A familiar face takes over the Gardiner football program.

Patrick Munzing has been named as the new head coach for the Tigers. An assistant for the past five seasons under former coach Joe White, Munzing, 39, has roots that run deep in the Gardiner community. Munzing’s father, Rob, was the head coach for the Tigers from 1986-2000, winning three Eastern Class A championships.

Patrick said the hardest part was waiting to tell his family the news.

“We had to wait for all the paperwork to go through,” Munzing said. “We’re kind of wondering how everything was going to play out, where I was the assistant, thinking (this might happen). But you never know who’s going to walk through the door, who else is going to apply…Once I got the news, I was like ‘I can’t really tell anybody.’ Everybody is so connected in Gardiner — it’s Tiger Town — and everything goes back through the community. I told my wife, and that was it, I couldn’t say anything to anybody.”

Once Munzing received clearance, he made the short drive to his parents’ house to deliver the news.

“I stopped over and said, ‘Just so you know, and you can’t say anything yet, but I got the head coach job,'” Munzing said. “My dad just gave me a great big hug. We just hugged for a while, and it was pretty emotional. It was fantastic.”


Munzing has been entrenched in Gardiner football nearly his whole life. Munzing played for the Tigers in high school and was part of two of Gardiner’s regional championship teams under his father, in 1997 and 1998.

“I grew up watching my dad be the head coach and run the team,” Munzing said. “Being a part of Gardiner football has always been something, for me, ever since I was tiny. There’s a picture circulating of me around when I was first born. My first gift was a football that my dad gave me. I went to my first football game down at Quimby Field when I was just a few days old. That part is super exciting, being a part of a program, and having played for it, and now get to lead it. It’s super exciting.”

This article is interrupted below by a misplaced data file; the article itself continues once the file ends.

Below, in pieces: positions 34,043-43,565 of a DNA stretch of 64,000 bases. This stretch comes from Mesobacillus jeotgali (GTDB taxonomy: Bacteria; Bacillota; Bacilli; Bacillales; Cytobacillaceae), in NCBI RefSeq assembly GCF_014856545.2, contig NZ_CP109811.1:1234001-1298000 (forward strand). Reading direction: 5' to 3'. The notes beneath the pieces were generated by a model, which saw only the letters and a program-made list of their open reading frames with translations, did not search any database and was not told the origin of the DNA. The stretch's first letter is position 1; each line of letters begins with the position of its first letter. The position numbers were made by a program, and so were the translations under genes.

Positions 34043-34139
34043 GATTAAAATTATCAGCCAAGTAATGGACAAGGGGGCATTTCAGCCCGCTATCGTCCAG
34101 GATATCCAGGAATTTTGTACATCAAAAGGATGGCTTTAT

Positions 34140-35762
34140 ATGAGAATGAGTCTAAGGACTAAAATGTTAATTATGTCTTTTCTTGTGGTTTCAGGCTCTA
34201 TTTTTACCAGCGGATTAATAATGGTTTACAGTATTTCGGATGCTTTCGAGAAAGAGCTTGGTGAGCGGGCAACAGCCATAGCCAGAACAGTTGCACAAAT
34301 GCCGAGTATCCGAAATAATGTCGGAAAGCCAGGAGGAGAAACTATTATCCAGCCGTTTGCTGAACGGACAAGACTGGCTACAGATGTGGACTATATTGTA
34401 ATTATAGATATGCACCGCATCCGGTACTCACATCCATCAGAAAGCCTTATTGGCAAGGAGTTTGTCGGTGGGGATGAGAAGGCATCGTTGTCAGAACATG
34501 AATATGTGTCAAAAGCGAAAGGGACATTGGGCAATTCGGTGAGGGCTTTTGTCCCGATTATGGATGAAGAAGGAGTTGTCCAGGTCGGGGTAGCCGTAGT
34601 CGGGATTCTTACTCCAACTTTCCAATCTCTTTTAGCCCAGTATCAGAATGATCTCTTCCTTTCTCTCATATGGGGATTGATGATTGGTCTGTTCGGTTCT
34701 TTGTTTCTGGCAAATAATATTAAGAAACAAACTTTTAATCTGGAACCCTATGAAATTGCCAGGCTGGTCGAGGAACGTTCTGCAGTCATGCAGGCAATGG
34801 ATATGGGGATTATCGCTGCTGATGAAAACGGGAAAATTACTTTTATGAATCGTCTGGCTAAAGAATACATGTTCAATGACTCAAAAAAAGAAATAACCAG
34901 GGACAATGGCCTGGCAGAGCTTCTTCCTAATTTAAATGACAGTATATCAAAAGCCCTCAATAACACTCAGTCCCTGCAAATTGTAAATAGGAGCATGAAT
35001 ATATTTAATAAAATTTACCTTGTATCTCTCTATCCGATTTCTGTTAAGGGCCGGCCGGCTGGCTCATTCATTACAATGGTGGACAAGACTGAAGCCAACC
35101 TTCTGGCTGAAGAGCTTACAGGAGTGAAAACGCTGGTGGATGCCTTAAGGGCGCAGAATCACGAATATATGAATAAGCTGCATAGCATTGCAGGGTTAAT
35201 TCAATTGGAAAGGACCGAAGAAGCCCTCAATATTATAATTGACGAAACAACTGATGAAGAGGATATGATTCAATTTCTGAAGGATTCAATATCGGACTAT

Gardiner went 14-31 over the past five seasons under White, which included two years playing in Class C and two trips to the playoffs. The Tigers finished the 2019 season with a 2-6 record in Class B North. Gardiner is also 1-4 in the past five seasons against longtime rival Cony.

Munzing praised White and plans to build on the foundation of his work. Munzing said Gardiner will continue to use the spread attack on offense.

“I think Joe did a really great job of bringing back the youth program and really tying that back with the varsity program,” Munzing said. “I really want to continue that. You’re nothing in a varsity-level program without your youth…The other big part, one of the things we’ve talked about so far, is just getting some discipline back. Some of the things that hurt us in the past was penalties. Looking to find ways to kind of clean some of that stuff up and that traditional football stuff that we’re accustomed to for Gardiner.”

Munzing will be a busy man, on and off the field. He is a Traffic Safety Specialist for the Maine State Police. Munzing quickly credited the support he’s received from his wife, Lisa, and two children, Owen, 12, and Karen, 8.


“I wouldn’t be able to (take on the responsibility) without the support of my wife and my two kids,” Munzing said. “They are all super supportive. We’re in a place where we can all make this happen. It’s all about work-life balance. One of the things we’re trying to teach (the players) is life lessons. That’s one of the best lessons you can teach them, time management and life balance. I can show them, ‘Hey, I work a full-time job, I can still coach and help out and do this type of stuff, and really show them that there’s stuff out there in the world you can still do and still participate in your community and be a part of this stuff.”


Dave Dyer — 621-5640

[email protected]

Twitter: @Dave_Dyer


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